In fact, acupuncture is looking promising. “Research has been taking place and it has found that acupuncture can help improve fertility by increasing the blood flow to the sexual organs as well as help reduce stress levels and balance the endocrine hormones,” says Emma.

Dr Corda is similarly enthusiastic. “More and more studies are demonstrating its benefits and improvement in conception rates. Of course, we cannot prove this as there are too many variable or confounding factors involved when studying, but acupuncture has been shown to improve blood flow to the pelvic organs, such as your womb and ovaries, and also induce a state of calm, lowering your stress and cortisol levels, all of which can be beneficial to fertility.”

A classic ‘helpful’ and oft repeated line from your mum which really puts a downer on Sunday lunch. And as Dr Corda and Emma both tell us, it’s not always the case.

“As you get older, the quality of both the eggs and sperm deteriorate in their condition and this can make conceiving more difficult, but the body tends to have a natural selection process where fertilised eggs are usually naturally discarded or miscarried if they are not developing properly,” explains Emma. There are many factors other than age – like genetics – that can complicate pregnancy.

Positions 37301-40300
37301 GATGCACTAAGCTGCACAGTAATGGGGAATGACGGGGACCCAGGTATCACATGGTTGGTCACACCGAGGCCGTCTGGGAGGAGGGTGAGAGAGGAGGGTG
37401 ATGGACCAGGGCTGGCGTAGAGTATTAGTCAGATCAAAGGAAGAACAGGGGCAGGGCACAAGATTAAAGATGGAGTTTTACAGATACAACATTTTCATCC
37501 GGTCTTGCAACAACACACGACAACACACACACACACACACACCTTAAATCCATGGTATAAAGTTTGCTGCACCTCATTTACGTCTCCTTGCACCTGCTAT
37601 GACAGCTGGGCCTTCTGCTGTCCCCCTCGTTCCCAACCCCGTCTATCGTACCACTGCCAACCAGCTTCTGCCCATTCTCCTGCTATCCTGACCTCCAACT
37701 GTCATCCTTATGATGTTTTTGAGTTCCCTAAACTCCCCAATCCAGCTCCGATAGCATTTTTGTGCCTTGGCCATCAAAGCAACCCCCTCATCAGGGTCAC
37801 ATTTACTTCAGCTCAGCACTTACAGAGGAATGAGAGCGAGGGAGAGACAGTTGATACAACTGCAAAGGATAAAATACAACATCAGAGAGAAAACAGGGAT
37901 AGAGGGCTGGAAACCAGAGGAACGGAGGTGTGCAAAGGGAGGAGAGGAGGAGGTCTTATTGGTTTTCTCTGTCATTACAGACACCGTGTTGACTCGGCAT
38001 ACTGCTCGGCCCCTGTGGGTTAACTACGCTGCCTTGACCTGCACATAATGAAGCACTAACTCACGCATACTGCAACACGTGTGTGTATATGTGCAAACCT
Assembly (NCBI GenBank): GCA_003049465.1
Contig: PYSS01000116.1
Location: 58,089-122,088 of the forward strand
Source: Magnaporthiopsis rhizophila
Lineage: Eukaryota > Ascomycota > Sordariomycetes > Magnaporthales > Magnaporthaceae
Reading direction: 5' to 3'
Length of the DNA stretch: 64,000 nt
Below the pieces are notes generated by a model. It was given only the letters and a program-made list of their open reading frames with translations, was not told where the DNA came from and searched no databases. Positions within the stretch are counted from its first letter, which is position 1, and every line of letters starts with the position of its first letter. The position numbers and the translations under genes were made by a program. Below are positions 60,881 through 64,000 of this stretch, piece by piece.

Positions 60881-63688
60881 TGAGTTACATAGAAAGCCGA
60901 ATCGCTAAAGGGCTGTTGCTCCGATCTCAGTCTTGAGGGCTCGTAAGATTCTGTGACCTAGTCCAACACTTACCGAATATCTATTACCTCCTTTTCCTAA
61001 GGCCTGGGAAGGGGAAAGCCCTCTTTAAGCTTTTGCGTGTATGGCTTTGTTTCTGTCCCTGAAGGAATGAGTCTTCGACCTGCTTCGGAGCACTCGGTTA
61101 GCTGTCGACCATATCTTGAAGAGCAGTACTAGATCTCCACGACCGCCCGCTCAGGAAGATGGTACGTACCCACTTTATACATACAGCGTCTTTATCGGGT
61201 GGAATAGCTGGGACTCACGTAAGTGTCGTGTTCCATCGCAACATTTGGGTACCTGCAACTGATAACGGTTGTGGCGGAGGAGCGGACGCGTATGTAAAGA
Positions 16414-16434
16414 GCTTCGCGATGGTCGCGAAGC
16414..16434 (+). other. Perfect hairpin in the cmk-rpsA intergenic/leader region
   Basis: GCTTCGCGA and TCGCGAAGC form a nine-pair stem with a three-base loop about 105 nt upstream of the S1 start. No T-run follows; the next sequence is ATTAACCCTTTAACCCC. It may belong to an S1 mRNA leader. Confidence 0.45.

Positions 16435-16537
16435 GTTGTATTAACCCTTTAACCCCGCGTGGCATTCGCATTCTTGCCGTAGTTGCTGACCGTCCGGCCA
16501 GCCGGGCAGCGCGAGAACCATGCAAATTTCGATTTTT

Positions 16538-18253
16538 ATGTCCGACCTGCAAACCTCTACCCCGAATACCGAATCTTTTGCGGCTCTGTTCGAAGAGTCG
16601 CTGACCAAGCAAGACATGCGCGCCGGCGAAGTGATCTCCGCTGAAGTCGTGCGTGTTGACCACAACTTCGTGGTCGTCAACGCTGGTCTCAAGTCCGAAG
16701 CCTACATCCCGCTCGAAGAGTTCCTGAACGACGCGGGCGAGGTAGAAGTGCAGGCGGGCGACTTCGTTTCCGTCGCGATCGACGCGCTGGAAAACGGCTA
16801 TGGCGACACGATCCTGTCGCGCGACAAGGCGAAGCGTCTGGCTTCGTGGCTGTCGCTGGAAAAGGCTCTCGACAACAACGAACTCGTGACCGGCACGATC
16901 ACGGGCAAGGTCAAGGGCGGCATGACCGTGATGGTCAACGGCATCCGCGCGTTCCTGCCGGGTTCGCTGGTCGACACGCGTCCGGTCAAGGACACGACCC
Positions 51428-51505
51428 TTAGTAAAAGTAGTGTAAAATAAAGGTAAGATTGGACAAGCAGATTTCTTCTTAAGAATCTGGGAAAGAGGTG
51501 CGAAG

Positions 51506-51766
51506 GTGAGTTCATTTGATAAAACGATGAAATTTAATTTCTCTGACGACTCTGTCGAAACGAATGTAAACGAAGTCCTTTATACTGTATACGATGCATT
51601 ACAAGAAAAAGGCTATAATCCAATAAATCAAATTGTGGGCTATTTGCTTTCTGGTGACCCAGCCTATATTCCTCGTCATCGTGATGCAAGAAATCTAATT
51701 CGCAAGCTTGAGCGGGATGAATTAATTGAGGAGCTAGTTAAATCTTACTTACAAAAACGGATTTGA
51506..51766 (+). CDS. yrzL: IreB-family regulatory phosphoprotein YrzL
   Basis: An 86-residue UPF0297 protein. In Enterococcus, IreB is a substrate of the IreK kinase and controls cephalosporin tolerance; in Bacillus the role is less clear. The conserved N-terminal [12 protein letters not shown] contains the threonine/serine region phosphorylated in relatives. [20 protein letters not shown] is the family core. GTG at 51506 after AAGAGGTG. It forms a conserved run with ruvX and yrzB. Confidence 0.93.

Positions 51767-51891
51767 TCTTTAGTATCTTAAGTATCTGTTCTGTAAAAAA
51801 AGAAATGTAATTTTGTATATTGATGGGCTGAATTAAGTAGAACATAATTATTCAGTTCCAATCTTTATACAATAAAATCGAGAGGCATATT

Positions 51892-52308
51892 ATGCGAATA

Dr Corda explains that the risk comes from the fact that the older you are when you have your children, the more chance there is of you having a co-existing medical condition that could cause problems in pregnancy – like thyroid problems or high blood pressure. She goes on to say that unfortunately a higher age naturally places you at more obstetric risk for things such as preeclampsia and diabetes. “Having said that though, every woman is different,” she reassures us. “While it’s important to counsel about these risks, there are lots of women in their late 30s and 40s who don’t have any problems in their pregnancies, because they are fit and healthy to start off with. Investing in your health from an earlier age and continuing to do so will help enormously when it comes to this.”